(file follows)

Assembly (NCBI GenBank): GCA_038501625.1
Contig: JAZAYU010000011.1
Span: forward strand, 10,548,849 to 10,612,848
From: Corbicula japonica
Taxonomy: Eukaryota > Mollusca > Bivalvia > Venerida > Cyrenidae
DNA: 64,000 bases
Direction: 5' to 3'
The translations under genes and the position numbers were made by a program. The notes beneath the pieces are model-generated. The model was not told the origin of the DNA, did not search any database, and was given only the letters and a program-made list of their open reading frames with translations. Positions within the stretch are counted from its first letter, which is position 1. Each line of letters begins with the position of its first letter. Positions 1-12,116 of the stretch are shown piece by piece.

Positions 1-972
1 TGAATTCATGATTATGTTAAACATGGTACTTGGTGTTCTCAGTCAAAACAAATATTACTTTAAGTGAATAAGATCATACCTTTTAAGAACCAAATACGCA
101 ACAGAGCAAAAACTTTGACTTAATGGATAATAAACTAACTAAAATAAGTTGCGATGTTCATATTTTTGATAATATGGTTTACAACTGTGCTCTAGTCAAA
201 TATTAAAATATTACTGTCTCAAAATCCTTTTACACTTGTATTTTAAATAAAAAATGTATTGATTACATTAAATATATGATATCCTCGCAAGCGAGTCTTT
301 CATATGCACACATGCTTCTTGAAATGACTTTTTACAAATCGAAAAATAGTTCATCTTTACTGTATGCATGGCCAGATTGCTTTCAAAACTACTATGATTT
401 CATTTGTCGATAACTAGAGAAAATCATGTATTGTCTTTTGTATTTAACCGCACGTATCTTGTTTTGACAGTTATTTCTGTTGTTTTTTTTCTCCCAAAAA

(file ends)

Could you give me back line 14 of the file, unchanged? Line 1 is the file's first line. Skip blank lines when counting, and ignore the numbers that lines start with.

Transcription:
401 CATTTGTCGATAACTAGAGAAAATCATGTATTGTCTTTTGTATTTAACCGCACGTATCTTGTTTTGACAGTTATTTCTGTTGTTTTTTTTCTCCCAAAAA